This early war letter was datelined from Martinsburg, Virginia, on 5 July 1861, by a Union soldier who signed it with only his initials, “J. G. C.” and addressed it to his cousins, Annie, Alice, and Sally, location unknown. There is very little in the letter that would help to identify the author as he was among several thousand soldiers then occupying the strategic center of the Baltimore & Ohio (B&O) Railroad.
The author writes of the camp discipline that has been imposed that requires soldiers to be be escorted by officers to and from their water source “like so many cattle.”
July 5th 
Dear Cousins—Annie, Alice, and Sally,
As I have nothing much to do, I thought I would amuse myself (though I can’t say there is fun in it either) by writing a few lines to you. I suppose you had a fine time at your house yesterday, had Dr. Dixon and the Savery up there, & had Em. Wood & C. over to spend the evening & look at the fireworks? At least I know that is the sort of a time you had last fourth when I was with you. But your poor unfortunate cousin spent a rather different one this year. I had to amuse myself walking up and down in the hot sun to guard you from being captivated by the rebels.
We had some little excitement here though. I think it was the dullest 4th I ever spent. At noon the artillery fired a salute of 34 guns. Then men were called out & reviewed, the bands played the national aires, & they had quite a time for about an hour. The bells in the city were also rung.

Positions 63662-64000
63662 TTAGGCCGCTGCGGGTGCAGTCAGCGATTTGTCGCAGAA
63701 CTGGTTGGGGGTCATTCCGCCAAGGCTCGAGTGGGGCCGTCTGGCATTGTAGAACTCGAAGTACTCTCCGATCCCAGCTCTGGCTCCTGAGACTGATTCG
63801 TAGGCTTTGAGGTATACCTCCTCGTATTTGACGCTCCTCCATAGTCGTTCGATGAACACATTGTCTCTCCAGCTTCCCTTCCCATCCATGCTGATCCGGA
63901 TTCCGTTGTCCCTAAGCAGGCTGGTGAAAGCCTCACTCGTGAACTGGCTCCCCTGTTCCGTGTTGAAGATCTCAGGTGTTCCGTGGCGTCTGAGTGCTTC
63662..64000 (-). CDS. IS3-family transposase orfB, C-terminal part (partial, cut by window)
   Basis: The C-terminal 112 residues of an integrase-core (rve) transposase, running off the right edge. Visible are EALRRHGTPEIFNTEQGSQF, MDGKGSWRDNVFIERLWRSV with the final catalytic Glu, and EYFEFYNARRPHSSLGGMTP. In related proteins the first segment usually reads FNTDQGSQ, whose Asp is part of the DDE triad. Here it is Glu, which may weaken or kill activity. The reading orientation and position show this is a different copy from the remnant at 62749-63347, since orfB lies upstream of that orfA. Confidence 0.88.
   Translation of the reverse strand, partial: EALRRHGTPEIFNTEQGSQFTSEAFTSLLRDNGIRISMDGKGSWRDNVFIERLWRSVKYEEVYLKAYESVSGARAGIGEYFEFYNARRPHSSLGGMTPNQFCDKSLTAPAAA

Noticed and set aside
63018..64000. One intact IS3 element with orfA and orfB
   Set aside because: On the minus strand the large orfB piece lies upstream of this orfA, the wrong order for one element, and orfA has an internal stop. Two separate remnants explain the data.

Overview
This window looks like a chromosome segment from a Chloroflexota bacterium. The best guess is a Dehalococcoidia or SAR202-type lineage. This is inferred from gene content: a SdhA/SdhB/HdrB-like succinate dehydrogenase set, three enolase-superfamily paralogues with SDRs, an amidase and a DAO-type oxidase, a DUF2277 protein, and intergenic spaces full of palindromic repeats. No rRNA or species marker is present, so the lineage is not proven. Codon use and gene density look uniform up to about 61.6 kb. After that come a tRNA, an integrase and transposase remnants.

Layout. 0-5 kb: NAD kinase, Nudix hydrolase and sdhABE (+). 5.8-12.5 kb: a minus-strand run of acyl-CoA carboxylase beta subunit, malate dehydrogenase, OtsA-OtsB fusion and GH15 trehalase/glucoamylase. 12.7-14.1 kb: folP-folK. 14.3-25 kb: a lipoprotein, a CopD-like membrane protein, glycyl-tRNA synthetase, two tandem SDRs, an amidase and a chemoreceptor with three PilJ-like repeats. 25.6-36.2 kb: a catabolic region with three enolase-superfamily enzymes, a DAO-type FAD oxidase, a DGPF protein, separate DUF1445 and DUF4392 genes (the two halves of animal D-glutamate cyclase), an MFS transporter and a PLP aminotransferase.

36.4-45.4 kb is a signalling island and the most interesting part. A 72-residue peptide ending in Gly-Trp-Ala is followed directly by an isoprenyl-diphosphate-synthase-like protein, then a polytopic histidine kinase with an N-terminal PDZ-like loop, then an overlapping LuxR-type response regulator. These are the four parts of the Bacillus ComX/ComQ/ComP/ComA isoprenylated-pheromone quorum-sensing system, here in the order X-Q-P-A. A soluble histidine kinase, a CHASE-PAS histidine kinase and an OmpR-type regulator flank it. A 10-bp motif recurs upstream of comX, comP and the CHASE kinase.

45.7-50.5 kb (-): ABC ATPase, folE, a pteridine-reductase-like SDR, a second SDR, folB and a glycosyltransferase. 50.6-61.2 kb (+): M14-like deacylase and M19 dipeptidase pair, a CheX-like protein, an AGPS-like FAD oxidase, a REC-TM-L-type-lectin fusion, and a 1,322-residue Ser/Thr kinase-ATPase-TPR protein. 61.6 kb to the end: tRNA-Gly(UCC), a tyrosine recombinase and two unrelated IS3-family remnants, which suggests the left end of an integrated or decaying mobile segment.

Yesterday several thousand more troops arrived here making the number here now about 30,000. The rules are very strict here now. I cannot help laughing sometimes when I think of how we are treated. When we want to get water, we have to get an officer to lead us down (like so many cattle), wait for us until we fill our canteens, & then lead us back again. At night we are called together, counted—or rather our names called, & started off to bed. They give about five minutes to get fixed when the drum raps & we have to put out our lights, &c. or rather that was the case when we had tents. But now that we sleep in the open air, we do not get candles.
The rebel troops are thought to be at least 30 miles distant & I am very much afraid I shall have to come home without making the acquaintance of any of them as I hear there is a strong probability of our regiment remaining here to keep the road open to Williamsport [Maryland].
Tell Uncle William I will answer his letter some time soon. Give much love to all & write soon to your affectionate cousin, — J. G. C.